Real-life drama from the US Senate

Real-life drama from the US Senate Brett Kavanaugh at the US Senate hearings

I’ve reviewed some riveting TV dramas, but last week’s US Senate Committee hearings were up there with the best of them.

I don’t know whether Judge Brett Kavanaugh or Dr Christine Blasey Ford is telling the truth, or whether one or both were deceptive, delusional or mistaken, but I’m taken aback to hear people pronouncing so decisively and judgementally on one side or the other.

Which side people come down on seems dependent more on the political affiliation of the commentator than on anything evidential.

On last Friday’s Morning Ireland (RTÉ Radio 1) Republican commentator Matt Clink was firmly in the Kavanaugh camp, but he thought both had been victimised in this “calculated plot” to delay the nomination. He found both contradictory testimonies credible, reckoned something had happened to Dr Ford when she was 15, but suggested there was a lack of corroborative evidence to prove that Kavanaugh was the culprit. Ultimately he believed the Democrats had made it all about abortion.

Later that morning, on Today With Seán O’Rourke (RTÉ Radio 1), it was the turn of journalist Marion McKeone who found Dr Ford’s testimony “extremely credible”. She thought Judge Kavanaugh wasn’t credible in relation to his drinking habits in school and college, but said if he was innocent he had “every right to be angry, upset and emotional”. Overall she thought it was all an “angry, bitter, recriminatory, sorry mess”, with no winners.


McKeone appeared again on that evening’s Last Word (Today FM), when she was much more critical of Kavanaugh (“an entirely not credible witness”). She argued the toss with conservative journalist Cal Thomas – their regular sparring at least ensures  a real debate. Whatever the case, I did agree with presenter Matt Cooper that the current controversy displayed a desperate polarisation in American public life. Thomas agreed, criticising both sides and saying it was all about conflict not resolution, but Cooper scolded him for suggesting the political left engaged in the nastiness more that the right – saying that this in itself was a partisan stance.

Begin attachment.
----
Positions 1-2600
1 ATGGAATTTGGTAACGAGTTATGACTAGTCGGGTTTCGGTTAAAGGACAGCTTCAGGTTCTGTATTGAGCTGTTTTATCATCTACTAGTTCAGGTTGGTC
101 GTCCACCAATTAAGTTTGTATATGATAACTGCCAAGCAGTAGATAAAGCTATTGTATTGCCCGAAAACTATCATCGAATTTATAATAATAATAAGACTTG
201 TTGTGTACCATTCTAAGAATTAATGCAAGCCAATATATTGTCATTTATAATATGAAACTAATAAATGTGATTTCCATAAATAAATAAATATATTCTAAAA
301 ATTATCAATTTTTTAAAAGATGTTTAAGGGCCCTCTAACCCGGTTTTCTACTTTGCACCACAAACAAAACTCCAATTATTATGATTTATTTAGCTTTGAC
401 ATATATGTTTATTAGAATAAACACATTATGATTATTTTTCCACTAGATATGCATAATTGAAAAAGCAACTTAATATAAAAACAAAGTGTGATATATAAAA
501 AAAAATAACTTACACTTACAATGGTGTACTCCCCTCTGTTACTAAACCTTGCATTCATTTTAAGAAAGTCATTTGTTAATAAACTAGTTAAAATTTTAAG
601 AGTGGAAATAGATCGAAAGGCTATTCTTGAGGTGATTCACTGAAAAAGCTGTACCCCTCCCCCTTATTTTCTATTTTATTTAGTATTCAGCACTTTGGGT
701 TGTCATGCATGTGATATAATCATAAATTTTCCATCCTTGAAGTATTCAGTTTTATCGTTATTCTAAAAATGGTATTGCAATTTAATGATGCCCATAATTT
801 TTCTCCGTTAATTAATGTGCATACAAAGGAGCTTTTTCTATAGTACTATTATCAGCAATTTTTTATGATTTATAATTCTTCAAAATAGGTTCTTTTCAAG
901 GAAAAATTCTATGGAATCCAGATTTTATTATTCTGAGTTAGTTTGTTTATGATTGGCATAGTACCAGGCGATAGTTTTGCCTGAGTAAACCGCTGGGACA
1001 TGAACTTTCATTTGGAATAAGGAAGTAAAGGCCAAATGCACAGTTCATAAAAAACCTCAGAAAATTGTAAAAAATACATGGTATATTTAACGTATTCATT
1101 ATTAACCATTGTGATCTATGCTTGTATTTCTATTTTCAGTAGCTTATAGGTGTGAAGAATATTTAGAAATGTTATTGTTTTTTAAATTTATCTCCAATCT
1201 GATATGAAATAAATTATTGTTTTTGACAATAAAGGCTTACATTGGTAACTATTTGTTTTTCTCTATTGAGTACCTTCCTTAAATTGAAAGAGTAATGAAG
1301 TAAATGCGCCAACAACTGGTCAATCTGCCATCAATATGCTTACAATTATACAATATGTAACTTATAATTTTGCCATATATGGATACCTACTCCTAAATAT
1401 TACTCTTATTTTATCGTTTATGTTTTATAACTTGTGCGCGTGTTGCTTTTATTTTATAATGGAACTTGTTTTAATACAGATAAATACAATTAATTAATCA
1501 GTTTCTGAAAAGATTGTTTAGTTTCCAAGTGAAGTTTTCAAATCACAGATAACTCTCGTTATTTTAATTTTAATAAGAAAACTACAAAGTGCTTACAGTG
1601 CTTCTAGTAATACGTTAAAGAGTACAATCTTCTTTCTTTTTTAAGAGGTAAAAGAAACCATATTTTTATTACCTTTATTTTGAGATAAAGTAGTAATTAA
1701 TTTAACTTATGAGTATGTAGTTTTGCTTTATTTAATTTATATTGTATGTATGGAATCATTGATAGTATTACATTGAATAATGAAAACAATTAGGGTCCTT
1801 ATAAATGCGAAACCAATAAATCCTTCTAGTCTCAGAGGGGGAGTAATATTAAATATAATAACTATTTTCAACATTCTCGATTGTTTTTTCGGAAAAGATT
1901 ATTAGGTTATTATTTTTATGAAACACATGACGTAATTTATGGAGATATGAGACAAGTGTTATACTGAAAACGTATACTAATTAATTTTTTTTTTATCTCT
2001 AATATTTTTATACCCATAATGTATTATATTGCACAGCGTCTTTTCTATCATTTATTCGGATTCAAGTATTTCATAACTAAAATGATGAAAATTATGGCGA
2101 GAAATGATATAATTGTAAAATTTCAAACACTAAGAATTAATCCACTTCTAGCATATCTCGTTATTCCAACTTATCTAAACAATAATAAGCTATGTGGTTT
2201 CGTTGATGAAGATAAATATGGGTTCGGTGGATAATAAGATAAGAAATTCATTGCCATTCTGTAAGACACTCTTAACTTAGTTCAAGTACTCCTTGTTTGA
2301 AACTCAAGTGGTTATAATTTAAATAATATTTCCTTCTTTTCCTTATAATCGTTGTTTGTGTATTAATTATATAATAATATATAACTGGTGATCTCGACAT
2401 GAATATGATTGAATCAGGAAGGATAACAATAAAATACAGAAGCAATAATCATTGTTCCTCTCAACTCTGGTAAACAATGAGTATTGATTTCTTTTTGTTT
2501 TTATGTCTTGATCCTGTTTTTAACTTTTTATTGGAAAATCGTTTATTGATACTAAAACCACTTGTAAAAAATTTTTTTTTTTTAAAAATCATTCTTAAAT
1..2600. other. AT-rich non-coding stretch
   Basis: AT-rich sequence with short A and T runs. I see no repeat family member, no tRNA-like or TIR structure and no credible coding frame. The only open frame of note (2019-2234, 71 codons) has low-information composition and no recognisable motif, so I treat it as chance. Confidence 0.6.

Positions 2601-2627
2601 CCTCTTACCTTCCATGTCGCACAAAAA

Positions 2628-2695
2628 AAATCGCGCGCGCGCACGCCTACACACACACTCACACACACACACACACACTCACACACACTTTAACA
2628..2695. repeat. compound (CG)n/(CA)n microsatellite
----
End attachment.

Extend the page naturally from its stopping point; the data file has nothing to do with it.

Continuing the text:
Whatever the rights and wrongs it’s pretty clear, as Matt Clink suggested,  that it’s largely about abortion – if Kavanaugh is appointed there is the hope (or fear, depending on your point of view) that the Roe vs Wade decision that ushered in abortion on a grand scale in the USA will be overturned. Some vocal feminists and liberals cannot tolerate the idea that they might not be free to have their unborn children killed.

And maybe the issues at stake go broader than abortion to a conflict of worldviews. I was reminded of this when I heard Democratic Senator Cory Booker on the live CNN coverage suggesting that Dr Ford was telling “her truth”.  This captured the spirit of relativism and subjectivity that is at the heart of divisive identity politics. Surely there is only one truth as to what exactly happened?

The abortion battleground at home is still simmering on, with the media being rather low key about it, as we edge ever closer to the disaster of abortion legislation. On the News At One (RTÉ Radio 1) on Wednesday of last week, the Minister for ‘Some People’s’ Health Simon Harris TD strained credibility – he said “maybe it’s an old fashioned idea but I believe when you campaign and tell the Irish people if they vote in a certain way you’re going to do something, that you go ahead and do it”. Funny enough he didn’t apply that principle when he originally got elected touting his pro-life credentials and then proceeded to support an abortion bill.

He was asked about concerns around the three-day waiting period (or stay of execution, if you’re the baby), but not about the conscientious concerns of doctors who face being forced to refer for abortions. He also got away with the pro-choice fiction “we sent them abroad”.

Newstalk promoted the ‘March For Choice’ at the top of their News Headlines last Saturday morning, and again it was the main headline at 6pm, the report including Choice marcher Simon Harris.

Was this more important than the lives lost in the tsunami in Indonesia? And when will any interviewer challenge the march slogan “free, safe and legal”? It’s never safe for the baby, and are people really happy about it being free (i.e. tax payers’ expense) when so much life enhancing health care is so expensive and hard to access?


Pick of the week
EWTN, Saturday, October 6, 10 pm

The Most Rev. Robert Barron, live from Brooklyn, New York, to celebrate the silver jubilee of the Magnificat.

EWTN, Wednesday, October 10, 7 pm

‘The Eucharist, the greatest saint and the little girl’ –                         Fr. Owen’s guest, Jacky O’Hagan tells the moving story of Little Nelly.

Virgin Media 1, Wednesday, October 10, 10 pm

Post Budget 2018, Pat Kenny and panel debate Ireland’s welfare system with a live audience.

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